A civil-rights lawsuit filed by the mother of a 19-year-old Seattle man fatally shot during last year’s Capitol Hill Organized Protest (CHOP) has been dismissed by a federal judge, who concluded the city did not create a dangerous situation for the young man when police abandoned the department’s East Precinct during the unrest.

In formally dismissing the lawsuit Monday, U.S. District Judge John Coughenour ruled that Donnitta Sinclair, the mother of Horace Lorenzo Anderson, could not show that the decision by city officials to vacate the embattled East Precinct during the racial unrest after the murder of George Floyd by Minneapolis police caused the circumstances that led to Anderson’s shooting death.

Coughenour cited law that states, as a general rule, that “members of the public have no constitutional right to sue [city officials] who fail to protect them against harm inflicted by a third party,” unless they can prove some action by the city created a danger would not have otherwise existed.

“In other words,” the judge wrote, “the City must have known that something was going to happen but chose to ignore the risk and expose plaintiff to it anyway.”

The city contended that it could not have foreseen that Anderson would run into a rival, 18-year-old Marcel Long, on Capitol Hill early on June 20, 2020. Bad blood between the two young men led Long to allegedly shoot Anderson on the sidewalk across the street from Cal Anderson Park, according to police.

Sinclair’s lawsuit, filed earlier this year, alleged the city’s decision to abandon the department’s East Precinct and surrounding area, invited “lawlessness and … a foreseeable danger” that led to Anderson’s death.


Long was arrested in July of this year and faces first-degree murder charges.

Sinclair’s lawyer, Mark Lindquist, acknowledged the lawsuit was “unconventional” and sprang from a “unique scenario” that does not easily fit into the case law.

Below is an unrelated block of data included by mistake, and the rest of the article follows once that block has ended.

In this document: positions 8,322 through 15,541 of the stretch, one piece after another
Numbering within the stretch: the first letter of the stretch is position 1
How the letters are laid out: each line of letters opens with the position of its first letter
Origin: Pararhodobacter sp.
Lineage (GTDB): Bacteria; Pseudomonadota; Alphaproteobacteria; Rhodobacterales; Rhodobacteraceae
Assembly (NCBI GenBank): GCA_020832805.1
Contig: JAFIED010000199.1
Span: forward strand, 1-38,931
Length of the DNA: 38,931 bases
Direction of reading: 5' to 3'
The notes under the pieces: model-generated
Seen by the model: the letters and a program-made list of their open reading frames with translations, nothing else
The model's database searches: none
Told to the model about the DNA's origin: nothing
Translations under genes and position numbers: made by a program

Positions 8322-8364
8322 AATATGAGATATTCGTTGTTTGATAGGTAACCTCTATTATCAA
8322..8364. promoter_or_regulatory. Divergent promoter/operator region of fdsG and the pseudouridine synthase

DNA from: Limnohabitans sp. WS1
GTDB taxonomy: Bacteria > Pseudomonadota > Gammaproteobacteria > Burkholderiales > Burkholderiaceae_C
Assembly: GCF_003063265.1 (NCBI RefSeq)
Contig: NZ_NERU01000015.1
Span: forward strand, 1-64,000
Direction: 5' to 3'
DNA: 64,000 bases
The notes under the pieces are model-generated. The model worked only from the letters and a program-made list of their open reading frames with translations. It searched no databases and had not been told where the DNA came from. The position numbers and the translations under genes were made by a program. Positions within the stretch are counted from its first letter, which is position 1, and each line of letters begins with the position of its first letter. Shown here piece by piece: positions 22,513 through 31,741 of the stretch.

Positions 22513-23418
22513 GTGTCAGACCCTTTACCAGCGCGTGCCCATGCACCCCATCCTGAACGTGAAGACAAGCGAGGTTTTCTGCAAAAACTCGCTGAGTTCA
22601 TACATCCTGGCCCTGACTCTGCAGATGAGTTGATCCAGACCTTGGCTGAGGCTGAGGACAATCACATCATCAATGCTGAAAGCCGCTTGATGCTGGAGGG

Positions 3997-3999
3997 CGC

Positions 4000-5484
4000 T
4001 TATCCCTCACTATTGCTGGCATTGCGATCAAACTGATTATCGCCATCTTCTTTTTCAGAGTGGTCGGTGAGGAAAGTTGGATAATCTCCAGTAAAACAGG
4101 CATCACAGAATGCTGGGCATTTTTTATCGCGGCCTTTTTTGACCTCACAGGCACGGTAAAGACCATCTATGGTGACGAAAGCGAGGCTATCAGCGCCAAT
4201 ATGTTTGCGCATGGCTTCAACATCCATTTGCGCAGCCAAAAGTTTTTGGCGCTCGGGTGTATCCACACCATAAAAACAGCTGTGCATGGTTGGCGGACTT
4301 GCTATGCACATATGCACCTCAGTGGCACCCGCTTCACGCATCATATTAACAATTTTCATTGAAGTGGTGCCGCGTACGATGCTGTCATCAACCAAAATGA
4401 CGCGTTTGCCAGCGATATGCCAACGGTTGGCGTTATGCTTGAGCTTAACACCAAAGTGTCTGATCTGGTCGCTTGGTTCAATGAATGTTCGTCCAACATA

“Cities and counties can’t be sued for every homicide and there are good policy reasons for this,” Lindquist wrote in an earlier email after a magistrate judge had recommended Sinclair’s lawsuit be dismissed. “The question here is whether or not the city created the danger and therefore can be sued.”

He said he expects to appeal the judge’s decision, which dismissed the lawsuit with prejudice, meaning it can’t be refiled.

“I’m confident a higher court will nonetheless recognize the city did create the danger and therefore can be held be accountable,” Lindquist wrote.

Dan Nolte, a spokesman for the Seattle City Attorney’s Office, said the office would not comment because Anderson’s father and estate have filed similar claims against the city that remain pending.


The judge also dismissed a motion by the National Police Association, a nonprofit law-enforcement advocacy group based in Stafford, Texas, to join Sinclair’s lawsuit as a “friend of the court,” claiming that the city’s actions to abandon the precinct endangered the public and law enforcement and “should shock the conscience of this Court, sworn to uphold the rule of law against anarchy.”

Anderson, who went by his middle name, had graduated from an alternative youth-education program on June 19, 2020, and visited the CHOP zone the next day, where he ran into Long, according to police. The pair had a history of animosity, and according to police and witnesses, they exchanged words.

Police said that video surveillance showed that Anderson was walking away when Long, who had been restrained momentarily by others, pulled a handgun and shot him several times.

Sinclair’s lawsuit alleged that Long knew the CHOP was a “no-cop zone.”

The SPD’s civilian-run Office of Police Accountability has concluded the decision to leave the precinct did not violate any laws or department policies.

After he was shot, Anderson was treated by citizens and volunteer medics manning a nearby first-aid station while, according to the lawsuit, a Seattle Fire Department Medic One ambulance staged a block and a half away.


Anderson eventually was driven in a pickup to Harborview Medical Center, where he died.

In the hours after the shooting, the police department said a hostile crowd had prevented officers from reaching Anderson. The fire department said that by policy, when responding to scenes of violence, they had to wait for police to secure the scene.

The Seattle Police Department released video showing several officers enter the protest zone with guns drawn, as protesters shouted at them to put the weapons away. However, demonstrators said, by that point Anderson already had been taken to the hospital.

The lawsuit argued any crowd hostility toward police stemmed from their failure to respond to the shooting scene.

Lorenzo Anderson’s father, Horace Anderson, has filed a $3 billion claim against the city but has not yet sued, according to Nolte.

Lindquist said that while the judge’s ruling dismisses Sinclair’s federal lawsuit, it does not impact a state wrongful death claim — a prelude to a lawsuit — filed against the city, King County and Washington state.

A number of businesses on Capitol Hill impacted by the CHOP zone have filed a class-action lawsuit alleging the city’s tolerance of the zone and its decision to pull law enforcement from the area cost them millions and violated their rights to live and operate safely.